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A bullish Joseph Parker believes he will make British opponent Hughie Fury pay for the agonising wait for their heavyweight title fight.
The mandatory challenge for Parker's WBO belt at Manchester Arena tomorrow morning was originally scheduled for Auckland in early May but Fury (20-0) pulled out, citing a back injury.
Unbeaten Kiwi Parker had to settle for an unedifying and hastily arranged first title defence against Romanian Razvan Cojanu, notching a scratchy 23rd professional win via unanimous decision.
The delay also extended Fury's fight drought, having not entered the ring for 17 months for a variety of reasons.
Parker said Fury might have missed the boat by skipping the scheduled clash, at a time when he was struggling with some niggles himself.
"He should have fought me back then when I was 50 or 60%,'' Parker said yesterday.
"I'm 100% now so he's in for it.''
Parker (25) unleashed some bravado at the fight's final press conference, saying he could see fear in Fury's eyes when the pair conducted a stare-down at Old Trafford, home of Manchester United.
"He took a big gulp. I thought, 'mate, you're scared'.''
The taller Fury, an awkward fighter who is regarded as the underdog, adopted the same line.
"He's a good fighter but I do believe he's scared deep down because he knows that belt is coming home with me,'' the 23-year-old said.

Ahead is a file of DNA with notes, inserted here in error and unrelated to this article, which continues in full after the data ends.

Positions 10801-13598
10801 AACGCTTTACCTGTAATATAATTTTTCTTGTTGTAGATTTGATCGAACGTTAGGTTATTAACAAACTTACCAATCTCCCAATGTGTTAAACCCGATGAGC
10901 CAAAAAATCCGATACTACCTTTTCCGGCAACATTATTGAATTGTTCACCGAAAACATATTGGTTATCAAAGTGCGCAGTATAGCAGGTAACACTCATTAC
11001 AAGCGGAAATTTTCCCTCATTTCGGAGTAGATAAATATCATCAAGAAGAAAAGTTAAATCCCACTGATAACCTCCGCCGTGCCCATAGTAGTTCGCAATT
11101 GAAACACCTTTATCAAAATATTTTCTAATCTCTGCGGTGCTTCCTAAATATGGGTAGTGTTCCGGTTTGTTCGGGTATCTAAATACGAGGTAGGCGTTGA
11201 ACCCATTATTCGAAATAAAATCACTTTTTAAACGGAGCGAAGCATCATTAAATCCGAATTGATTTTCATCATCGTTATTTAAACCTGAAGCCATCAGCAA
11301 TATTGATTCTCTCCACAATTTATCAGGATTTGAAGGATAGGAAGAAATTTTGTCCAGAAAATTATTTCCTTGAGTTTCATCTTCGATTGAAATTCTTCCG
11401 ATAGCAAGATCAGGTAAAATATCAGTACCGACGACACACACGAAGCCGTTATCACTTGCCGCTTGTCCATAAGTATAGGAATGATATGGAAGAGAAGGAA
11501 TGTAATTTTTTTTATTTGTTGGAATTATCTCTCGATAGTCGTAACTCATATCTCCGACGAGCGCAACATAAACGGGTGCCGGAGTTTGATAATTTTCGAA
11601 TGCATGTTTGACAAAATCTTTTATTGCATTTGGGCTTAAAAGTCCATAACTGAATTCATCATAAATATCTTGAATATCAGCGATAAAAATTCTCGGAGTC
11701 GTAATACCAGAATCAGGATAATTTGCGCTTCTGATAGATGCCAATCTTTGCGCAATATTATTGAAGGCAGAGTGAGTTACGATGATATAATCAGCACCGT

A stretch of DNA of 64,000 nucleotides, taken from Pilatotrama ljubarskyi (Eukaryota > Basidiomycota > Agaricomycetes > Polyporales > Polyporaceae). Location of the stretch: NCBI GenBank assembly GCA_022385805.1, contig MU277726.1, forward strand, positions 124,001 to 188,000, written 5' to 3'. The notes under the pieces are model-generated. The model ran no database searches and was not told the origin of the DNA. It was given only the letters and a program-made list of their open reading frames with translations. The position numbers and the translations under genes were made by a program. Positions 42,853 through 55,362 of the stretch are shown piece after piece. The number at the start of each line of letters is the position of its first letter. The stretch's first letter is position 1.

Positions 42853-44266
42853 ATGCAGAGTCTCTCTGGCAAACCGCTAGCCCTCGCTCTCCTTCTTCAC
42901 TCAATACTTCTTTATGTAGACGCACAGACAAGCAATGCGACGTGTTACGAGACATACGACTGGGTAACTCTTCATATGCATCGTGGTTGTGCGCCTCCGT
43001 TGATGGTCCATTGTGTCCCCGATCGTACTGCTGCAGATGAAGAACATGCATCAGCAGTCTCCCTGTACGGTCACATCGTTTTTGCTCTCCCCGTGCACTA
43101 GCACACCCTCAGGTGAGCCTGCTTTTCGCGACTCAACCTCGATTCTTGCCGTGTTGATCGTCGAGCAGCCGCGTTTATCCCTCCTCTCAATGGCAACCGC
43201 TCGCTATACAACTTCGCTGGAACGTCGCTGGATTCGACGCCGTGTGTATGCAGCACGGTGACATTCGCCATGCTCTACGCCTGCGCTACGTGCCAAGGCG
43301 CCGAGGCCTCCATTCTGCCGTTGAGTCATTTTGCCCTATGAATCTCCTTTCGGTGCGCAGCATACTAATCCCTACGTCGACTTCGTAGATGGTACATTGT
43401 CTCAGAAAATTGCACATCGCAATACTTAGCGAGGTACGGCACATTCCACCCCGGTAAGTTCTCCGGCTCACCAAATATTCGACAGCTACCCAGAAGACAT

"He's coming here as a champion but he's leaving empty-handed.''
Parker's other motivation is making a name for himself in the lucrative British boxing market.
However, interest in the fight and ticket sales have been lacklustre.
Only a small crowd was on hand for Parker's public training session while a prominent angle in the limited British media previews is Fury's apparent support of Manchester United.
The fight generated some interest earlier in the week when Parker's promotor Duco Events launched a vocal bid to have Terry O'Connor removed as the fight referee.
They succeeded, although another Briton, Marcus McDonnell, will now control the fight while O'Connor will have a say as one of three judges if the fight goes the full 12-round distance.
Parker's trainer, Kevin Barry, said his fighter had the ability to shut out distractions and is in the sort of condition to secure a knockout win.
"Joe will smile all the way to the ring like he always does, and when that bell goes, the switch will turn and the animal will come out,'' Barry said.